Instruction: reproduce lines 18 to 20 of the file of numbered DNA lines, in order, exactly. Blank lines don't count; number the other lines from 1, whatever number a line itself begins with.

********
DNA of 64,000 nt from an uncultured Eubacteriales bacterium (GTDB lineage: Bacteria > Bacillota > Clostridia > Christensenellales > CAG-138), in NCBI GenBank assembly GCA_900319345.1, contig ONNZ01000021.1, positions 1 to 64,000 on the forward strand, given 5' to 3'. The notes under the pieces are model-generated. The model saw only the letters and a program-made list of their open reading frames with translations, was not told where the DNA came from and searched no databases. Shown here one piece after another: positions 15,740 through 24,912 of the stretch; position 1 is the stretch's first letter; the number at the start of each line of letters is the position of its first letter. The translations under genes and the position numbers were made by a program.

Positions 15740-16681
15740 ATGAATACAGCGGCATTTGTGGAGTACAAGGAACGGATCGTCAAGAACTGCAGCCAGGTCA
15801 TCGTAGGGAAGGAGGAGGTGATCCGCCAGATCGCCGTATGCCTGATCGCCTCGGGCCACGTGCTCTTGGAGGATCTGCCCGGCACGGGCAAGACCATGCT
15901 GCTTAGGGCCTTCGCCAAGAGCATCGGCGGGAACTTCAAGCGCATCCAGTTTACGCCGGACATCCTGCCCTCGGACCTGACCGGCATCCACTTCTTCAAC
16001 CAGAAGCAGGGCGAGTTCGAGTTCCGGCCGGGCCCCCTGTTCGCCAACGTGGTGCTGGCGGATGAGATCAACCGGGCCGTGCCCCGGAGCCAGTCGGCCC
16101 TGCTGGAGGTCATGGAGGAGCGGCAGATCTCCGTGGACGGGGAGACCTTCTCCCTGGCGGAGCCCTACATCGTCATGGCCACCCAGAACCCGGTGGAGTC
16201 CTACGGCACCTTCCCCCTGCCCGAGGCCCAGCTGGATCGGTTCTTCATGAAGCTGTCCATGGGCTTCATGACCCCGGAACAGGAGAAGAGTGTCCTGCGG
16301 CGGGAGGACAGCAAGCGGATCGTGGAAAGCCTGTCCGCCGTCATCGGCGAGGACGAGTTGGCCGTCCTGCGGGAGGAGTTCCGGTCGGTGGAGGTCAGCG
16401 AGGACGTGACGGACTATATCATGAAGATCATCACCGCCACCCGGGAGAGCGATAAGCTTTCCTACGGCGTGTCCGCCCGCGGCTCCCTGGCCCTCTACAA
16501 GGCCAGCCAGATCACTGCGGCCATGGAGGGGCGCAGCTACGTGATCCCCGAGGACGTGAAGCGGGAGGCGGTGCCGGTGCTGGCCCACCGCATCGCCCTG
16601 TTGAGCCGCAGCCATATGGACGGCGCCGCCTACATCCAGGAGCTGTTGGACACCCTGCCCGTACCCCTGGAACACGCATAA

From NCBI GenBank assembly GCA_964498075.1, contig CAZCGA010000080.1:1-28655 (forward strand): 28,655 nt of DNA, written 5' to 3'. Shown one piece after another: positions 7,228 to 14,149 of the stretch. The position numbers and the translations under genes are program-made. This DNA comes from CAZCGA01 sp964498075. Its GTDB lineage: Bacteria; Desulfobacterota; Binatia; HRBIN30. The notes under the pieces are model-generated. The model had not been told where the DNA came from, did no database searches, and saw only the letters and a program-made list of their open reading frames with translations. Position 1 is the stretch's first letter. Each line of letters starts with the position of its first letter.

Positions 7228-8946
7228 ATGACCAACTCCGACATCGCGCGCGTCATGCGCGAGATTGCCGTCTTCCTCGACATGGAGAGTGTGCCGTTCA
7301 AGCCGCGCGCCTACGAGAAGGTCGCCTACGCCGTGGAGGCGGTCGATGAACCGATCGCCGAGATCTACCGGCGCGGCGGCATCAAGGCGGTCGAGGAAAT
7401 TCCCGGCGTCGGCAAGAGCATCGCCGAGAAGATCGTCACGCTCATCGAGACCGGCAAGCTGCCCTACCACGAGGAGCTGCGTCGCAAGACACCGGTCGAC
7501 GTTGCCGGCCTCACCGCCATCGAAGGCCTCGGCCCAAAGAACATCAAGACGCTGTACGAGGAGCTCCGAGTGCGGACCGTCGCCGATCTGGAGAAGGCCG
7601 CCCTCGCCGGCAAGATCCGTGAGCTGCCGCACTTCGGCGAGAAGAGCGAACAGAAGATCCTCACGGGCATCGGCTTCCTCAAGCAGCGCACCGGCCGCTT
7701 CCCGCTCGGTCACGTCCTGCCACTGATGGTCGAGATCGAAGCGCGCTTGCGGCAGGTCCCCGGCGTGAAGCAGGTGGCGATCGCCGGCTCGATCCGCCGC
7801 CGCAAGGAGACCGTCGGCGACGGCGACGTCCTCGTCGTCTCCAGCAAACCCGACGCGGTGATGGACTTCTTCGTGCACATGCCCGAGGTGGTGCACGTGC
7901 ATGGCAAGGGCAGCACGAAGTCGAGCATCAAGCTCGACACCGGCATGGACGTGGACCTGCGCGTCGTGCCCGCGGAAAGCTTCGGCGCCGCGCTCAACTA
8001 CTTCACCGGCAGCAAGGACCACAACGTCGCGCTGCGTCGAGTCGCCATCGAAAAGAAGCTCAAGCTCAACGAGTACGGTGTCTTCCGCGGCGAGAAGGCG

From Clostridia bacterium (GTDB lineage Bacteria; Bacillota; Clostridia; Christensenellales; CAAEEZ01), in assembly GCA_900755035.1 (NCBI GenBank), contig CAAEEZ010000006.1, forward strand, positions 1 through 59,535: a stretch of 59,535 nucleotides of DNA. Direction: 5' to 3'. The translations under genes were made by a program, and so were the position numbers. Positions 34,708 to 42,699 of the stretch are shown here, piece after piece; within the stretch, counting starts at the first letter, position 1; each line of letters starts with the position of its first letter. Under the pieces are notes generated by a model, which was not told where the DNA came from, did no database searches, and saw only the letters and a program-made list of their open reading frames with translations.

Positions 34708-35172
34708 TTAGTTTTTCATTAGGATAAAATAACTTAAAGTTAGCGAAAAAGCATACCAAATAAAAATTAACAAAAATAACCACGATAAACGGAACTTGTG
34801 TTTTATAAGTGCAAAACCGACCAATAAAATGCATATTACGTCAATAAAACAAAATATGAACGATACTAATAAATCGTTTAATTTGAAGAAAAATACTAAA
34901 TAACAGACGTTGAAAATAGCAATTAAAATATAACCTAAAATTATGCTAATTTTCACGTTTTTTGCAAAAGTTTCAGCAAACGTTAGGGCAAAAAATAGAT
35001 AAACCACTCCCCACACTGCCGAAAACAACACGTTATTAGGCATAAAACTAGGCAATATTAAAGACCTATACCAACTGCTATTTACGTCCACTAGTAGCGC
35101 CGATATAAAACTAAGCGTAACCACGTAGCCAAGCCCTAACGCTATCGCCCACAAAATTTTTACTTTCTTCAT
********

7501 GTTGCCGGCCTCACCGCCATCGAAGGCCTCGGCCCAAAGAACATCAAGACGCTGTACGAGGAGCTCCGAGTGCGGACCGTCGCCGATCTGGAGAAGGCCG
7601 CCCTCGCCGGCAAGATCCGTGAGCTGCCGCACTTCGGCGAGAAGAGCGAACAGAAGATCCTCACGGGCATCGGCTTCCTCAAGCAGCGCACCGGCCGCTT
7701 CCCGCTCGGTCACGTCCTGCCACTGATGGTCGAGATCGAAGCGCGCTTGCGGCAGGTCCCCGGCGTGAAGCAGGTGGCGATCGCCGGCTCGATCCGCCGC